Is your Alberta garden plagued with slugs?
Are unsightly holes disheartening your hostas?
In this blog, we will talk about the life cycle of slugs, where slugs typically live, how slugs damage plants and share some simple and effective ways to get rid of slugs in your garden.
What are Slugs?
Slugs can be thought of as shell-less snails. Most slugs in Alberta are grey or brown or a mottling of these two colours. Slugs are legless soft bodied animals that have one foot called a monopod (‘mono’ meaning ‘one’ and ‘pod’ meaning ‘foot’).
Slugs range from .75 cm (¼”) to 5 cm (2”) in length. Fortunately for us in Alberta, we see slugs that are on the smaller end of this scale. Rarely do we see slugs that are larger than 2.5 cm (1”) long.
Slugs have 2 pairs of feelers – a large set and a smaller set.
Their large feelers are located on the top of their heads and these are the ones that have eyes.
The smaller, lower pair is harder for us to see and that set is for smelling.
Slugs are covered with a slimy coating that protect their soft bodies from a variety of threats like predation and desiccating. Keeping moist is a key factor in slug survival and habitat choice. Slugs also use this slime to lubricate their locomotion as they propel themselves through their environment. Slime leaves shiny telltale trails as to where they’ve been and what plants they have been visiting.
Signs that you have slugs in your garden include irregular holes in leaves, shiny trails, and excrement on leaves.
The Lifecycle of a Slug
Due to their necessity in keeping their outer skin moist, slugs live in damp, cool, and shady areas. Cool and shady habitats decrease metabolic needs and lower the evaporation rate of moisture – that’s what makes any shade garden is prime real estate for these creatures.
Slugs live throughout the growing season – there are many variations in how they emerge and grow through the season from spring to fall. Slugs generally don’t have one flush of hatching like Scarlet Lily Beetles, for example, but eggs hatch and populations increase as the season wears on. How quickly the population increases depends on how wet the weather is. Slug populations grow at a faster rate in rainy years.
Many strains of slugs lay their eggs in autumn once the young slugs have matured to adults. Some lay eggs in clusters and others lay them singly. Slug eggs range in colour from translucent to white to golden.
Slugs deposit their in the soil or underneath things like leaves or mulch, rotted plant material, pots, logs, old boards, stones, and any material or accents like birdbaths or benches in a garden.
Some slug species hatch in the autumn with the baby slugs overwintering underground during the cold season. And other slug species lay eggs tough enough to survive our Alberta winters. Slug eggs can stay in limbo for years, until the conditions are right for them to hatch.
Baby slugs are quite vulnerable to predators like birds, snakes, beetles, spiders, amphibians, and other slugs.
How Slugs Damage Plants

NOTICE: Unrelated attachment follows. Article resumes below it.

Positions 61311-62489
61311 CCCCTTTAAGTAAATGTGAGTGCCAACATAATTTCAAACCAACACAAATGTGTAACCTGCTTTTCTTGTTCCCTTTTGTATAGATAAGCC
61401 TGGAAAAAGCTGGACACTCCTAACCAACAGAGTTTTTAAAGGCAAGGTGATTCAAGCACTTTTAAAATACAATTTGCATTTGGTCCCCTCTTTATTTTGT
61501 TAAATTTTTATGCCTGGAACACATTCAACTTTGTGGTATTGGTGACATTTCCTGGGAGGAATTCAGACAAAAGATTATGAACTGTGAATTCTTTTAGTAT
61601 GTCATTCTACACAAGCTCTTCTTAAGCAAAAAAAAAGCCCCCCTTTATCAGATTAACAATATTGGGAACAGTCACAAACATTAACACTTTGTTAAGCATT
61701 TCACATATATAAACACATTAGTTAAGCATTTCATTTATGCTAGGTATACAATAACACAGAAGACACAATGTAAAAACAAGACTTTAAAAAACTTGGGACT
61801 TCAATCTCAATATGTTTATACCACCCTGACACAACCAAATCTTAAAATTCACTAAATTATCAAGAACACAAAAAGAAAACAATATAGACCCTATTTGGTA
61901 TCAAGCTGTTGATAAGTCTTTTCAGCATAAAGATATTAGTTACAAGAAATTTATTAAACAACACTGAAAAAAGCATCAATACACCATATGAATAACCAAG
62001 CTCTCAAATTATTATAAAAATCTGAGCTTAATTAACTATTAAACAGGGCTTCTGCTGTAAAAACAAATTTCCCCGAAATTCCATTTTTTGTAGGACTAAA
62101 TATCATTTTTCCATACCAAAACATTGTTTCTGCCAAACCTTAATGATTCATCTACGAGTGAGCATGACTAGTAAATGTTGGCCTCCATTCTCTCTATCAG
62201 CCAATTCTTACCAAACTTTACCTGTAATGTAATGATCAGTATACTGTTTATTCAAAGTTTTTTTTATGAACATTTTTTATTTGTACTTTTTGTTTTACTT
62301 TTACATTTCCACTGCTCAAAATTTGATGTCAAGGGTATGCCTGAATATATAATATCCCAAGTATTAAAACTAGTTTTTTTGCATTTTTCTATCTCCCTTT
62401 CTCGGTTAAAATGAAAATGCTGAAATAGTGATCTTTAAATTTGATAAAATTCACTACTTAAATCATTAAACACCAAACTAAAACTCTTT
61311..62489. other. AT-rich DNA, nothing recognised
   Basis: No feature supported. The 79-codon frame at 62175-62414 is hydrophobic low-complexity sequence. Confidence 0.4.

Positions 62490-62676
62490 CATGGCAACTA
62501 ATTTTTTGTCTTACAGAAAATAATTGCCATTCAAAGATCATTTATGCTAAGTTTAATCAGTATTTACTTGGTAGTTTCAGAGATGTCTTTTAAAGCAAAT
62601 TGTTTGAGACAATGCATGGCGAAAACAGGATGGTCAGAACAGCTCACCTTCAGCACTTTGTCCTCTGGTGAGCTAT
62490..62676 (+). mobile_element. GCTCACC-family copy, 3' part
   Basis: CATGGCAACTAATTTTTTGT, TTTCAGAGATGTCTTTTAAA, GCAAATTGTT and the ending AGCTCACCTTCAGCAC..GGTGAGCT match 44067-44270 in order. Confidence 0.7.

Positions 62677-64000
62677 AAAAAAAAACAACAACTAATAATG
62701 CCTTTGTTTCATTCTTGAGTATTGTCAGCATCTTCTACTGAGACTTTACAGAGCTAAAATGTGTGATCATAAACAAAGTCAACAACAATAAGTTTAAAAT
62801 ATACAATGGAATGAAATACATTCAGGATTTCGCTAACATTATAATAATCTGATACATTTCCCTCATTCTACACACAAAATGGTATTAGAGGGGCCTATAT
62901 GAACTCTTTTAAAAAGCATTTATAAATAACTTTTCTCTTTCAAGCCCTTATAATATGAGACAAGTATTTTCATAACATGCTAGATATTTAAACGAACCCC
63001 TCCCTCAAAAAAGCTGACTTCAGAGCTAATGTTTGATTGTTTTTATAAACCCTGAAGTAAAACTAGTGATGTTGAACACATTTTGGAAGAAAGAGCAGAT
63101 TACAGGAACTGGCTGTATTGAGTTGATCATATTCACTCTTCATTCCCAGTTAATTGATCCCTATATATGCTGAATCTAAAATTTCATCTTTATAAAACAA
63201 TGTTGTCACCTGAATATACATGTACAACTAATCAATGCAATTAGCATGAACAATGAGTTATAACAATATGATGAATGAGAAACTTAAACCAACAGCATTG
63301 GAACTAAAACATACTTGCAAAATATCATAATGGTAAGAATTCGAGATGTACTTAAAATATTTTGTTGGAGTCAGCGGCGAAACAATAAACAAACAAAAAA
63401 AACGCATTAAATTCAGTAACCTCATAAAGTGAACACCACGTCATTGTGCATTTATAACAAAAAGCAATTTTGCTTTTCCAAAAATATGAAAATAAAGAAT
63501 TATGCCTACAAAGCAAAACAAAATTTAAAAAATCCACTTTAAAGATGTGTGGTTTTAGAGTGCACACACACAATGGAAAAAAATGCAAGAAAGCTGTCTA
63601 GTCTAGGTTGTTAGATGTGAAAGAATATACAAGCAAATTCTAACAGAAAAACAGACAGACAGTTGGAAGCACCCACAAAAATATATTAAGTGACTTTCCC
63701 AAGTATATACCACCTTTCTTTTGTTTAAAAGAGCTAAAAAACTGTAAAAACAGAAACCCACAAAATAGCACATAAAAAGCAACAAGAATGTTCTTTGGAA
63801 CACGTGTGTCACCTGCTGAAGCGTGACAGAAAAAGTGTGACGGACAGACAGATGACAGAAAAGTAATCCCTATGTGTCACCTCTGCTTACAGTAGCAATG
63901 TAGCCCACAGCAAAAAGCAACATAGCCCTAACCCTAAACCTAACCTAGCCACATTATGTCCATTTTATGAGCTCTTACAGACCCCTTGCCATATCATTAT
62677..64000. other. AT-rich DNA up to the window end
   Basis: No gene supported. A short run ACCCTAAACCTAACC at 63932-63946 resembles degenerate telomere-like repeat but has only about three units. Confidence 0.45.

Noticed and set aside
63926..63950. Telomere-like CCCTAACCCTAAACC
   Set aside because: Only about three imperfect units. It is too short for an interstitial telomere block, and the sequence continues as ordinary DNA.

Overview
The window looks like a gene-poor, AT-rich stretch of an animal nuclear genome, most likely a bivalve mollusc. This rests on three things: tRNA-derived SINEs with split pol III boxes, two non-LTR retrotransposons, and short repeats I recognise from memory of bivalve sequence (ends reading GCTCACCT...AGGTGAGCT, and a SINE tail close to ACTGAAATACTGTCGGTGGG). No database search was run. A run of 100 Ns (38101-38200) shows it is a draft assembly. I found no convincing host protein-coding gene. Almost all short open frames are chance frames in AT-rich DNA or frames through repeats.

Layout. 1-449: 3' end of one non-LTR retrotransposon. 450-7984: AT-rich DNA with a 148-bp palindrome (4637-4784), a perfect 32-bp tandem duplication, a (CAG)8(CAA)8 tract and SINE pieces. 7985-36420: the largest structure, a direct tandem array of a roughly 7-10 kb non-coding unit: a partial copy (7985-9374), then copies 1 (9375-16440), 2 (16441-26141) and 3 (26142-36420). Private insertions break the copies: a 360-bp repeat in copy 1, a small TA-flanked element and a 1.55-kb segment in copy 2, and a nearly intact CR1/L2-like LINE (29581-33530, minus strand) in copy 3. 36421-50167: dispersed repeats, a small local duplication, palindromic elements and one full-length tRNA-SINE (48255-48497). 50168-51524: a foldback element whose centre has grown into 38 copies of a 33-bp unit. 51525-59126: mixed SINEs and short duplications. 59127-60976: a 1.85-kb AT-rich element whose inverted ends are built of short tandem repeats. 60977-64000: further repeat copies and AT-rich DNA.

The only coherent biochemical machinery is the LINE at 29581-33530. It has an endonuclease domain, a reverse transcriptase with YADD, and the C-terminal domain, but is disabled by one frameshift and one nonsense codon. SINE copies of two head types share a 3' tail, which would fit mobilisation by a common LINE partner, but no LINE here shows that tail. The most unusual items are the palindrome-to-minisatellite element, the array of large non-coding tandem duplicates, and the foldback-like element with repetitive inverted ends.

Slugs are nocturnal – meaning they feed by night and hide by day.
‘Feed’ being the operative word — slugs sure do have voracious appetites. Some species even eat the equivalent of their weight each day!
Slugs are omnivores, meaning that they eat both plant and animal material.
They are even cannibalistic.
On the plant side of things, slugs feed on green plants, algae, and even fecal matter (there is so much potty talk in gardening).
Slugs have a special affinity to seedlings, ripening fruit, and decaying plant material. On the animal side, slugs have been known to eat insects, worms, carrion, and even other slugs.
Slugs feed with an eating apparatus called a ‘radula’. A radula is a small many-toothed instrument that scrapes or cuts food like a rasp or a file.
These sharp backward facing teeth repopulate continually. This is what causes the irregular leaf and hole damage.
Plants That Slugs Love to Eat
Here are some popular plants that slugs can’t seem to get enough of:
- Green leafy vegetables
- Hostas (thin-leaved hostas)
- Leopard’s Bane (Doronicum)
Plants That Slugs Don’t Like
Slugs, like deer and rabbits, will eat almost anything if their survival depends on it. But they prefer to avoid plants that are highly scented, highly flavoured, have milky sap, are prickly or hard to chew.
Here is a list of the plants they side-step:
- Astilbes – hard to chew
- Bleeding Heart (Dicentra) – bad taste & smell
- Clips/Bell Flower (Campanula) – bad taste
- Columbine (Aquilegia) – bad taste
- Cushion Spurge/Spurge (Euphorbia polychroma) – milky sap
- Creeping Phlox (Phlox subdulata) – prickly
- Daylilies (Hemerocallis) – hard to chew
- Jacob’s Ladder (Polemonium)
- Lobelia – bad taste
- Mint – bad taste
- Ornamental Grasses – hard to chew
- Periwinkle (Vinca) – hard to chew
- Silver Mound (Artemesia) – strong fragrance
How to Get Rid of Slugs in Your Garden
Without further ado, let’s dive into a few of our favourite ways to get rid of those slippery little slugs in your garden.
If you combine a few of these together, if will make your efforts even more successful.